Mintzberg, Managers, and Meetings

By David Collins, Suffolk Business School

For about twenty-five years now I have been lecturing students about the work of Henry Mintzberg. During the 1970s, Mintzberg published a ground-breaking piece of research that was instantly recognised as a management classic. Building upon a very small sample of Executive decision-makers (literally a hand full of diaries), Mintzberg basically explained just why it is that managers seem to spend so much time in meetings. On January 2nd 2017, I became Head of Suffolk Business School. As a consequence I stopped teaching this…and started living it.

Today my working day started just after 7am. I had an 8am meeting scheduled and arrived early to get a head-start on the day (there are ALWAYS e-mails). I was in truth not too bothered by the prospect of this early meeting because I had been promised that it would commence and be built around bacon rolls. The problem being that I never made it to the meeting. Something came up that required my attention so I had to forgo breakfast. Having resolved this issue I then picked up a cup of coffee and a manuscript that the editor of Organization has invited me to review.

I read the paper and made some notes (it’s quite good but needs some further analytical and structural development) preparatory to the completion of the formal review that I will submit some time over the next few weeks. At 09:30 I met with colleagues from HRM and when this meeting concluded it was time to speak with a colleague from Portugal who will, I hope, visit the University in May. When I complete this blog post I will scuttle off to a meeting convened to discuss student recruitment. Later I will ‘catch-up’ with the Deputy Head of School and with my very patient PA before I have another meeting with HR.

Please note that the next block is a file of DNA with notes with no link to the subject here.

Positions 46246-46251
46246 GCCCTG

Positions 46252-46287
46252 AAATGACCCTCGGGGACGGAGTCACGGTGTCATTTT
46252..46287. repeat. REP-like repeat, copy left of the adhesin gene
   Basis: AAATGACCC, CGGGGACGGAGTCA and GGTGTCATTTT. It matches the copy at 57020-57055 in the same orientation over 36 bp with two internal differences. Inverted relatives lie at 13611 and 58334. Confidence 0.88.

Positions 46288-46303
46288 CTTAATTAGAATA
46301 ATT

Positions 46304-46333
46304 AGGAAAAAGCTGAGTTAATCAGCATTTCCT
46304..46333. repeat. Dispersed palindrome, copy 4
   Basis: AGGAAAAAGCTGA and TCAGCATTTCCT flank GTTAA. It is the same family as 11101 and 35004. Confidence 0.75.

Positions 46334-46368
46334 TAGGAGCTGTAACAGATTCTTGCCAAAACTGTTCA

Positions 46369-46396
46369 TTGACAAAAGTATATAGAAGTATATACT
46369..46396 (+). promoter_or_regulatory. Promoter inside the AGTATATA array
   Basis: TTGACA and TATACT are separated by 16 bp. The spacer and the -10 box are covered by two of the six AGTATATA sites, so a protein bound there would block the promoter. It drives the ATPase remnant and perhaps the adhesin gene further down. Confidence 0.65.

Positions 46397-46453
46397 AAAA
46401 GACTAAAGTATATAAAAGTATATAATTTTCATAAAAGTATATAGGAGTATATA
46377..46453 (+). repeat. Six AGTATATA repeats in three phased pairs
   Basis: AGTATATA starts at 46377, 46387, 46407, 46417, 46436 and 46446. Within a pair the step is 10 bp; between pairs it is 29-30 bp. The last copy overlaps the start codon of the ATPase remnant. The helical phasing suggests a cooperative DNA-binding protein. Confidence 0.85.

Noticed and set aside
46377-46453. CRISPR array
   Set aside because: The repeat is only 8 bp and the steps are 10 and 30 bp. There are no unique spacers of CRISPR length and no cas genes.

This is pretty much how my days unfold. So just why do managers spend so much time in meetings? I thought you might ask this…

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Mintzberg. Photo (C) http://www.mintzberg.org

Mintzberg suggests that managers spend so much of each day in face-to-face meetings simply because this is about the best means of securing managerial ends and processes. But why is this is the case? It’s simple really: Mintzberg suggests that managing yourself and managing others is challenging and rewarding because this sort of work involves an on-going negotiation as to a) what should be done b) who should actually do this and c) who should cover the cost. And in complex hierarchies with limited budgets – such as, say, the University of Suffolk – this is perhaps more complex than you might imagine because there will be lots of managers; lots of managerial goals; lots of alternative courses of action and consequently many different ways in which the ‘right thing’ to do might be conceptualised and pursued.

But on Monday…my diary looks a little more relaxed…because on Monday I will be in a tiny rural village in south-west France en vancances. The village is tiny but it is steeped in history: The great French politician Gambetta attended school in this village. But this place has for me an altogether more alluring appeal for I will be staying in a house that has no land-line, no internet access and only an intermittent mobile telephone signal.

You see, those who manage also need to set time aside for reflection, so before my travelling companions awaken I will spend a part of each morning revising a now overdue manuscript on management gurus. When I return I might share a little of this reflection. Until then…adieu!

Don’t Give Up! Insight on the processes of academic publishing

By David Collins, Suffolk Business School

I received some good news recently…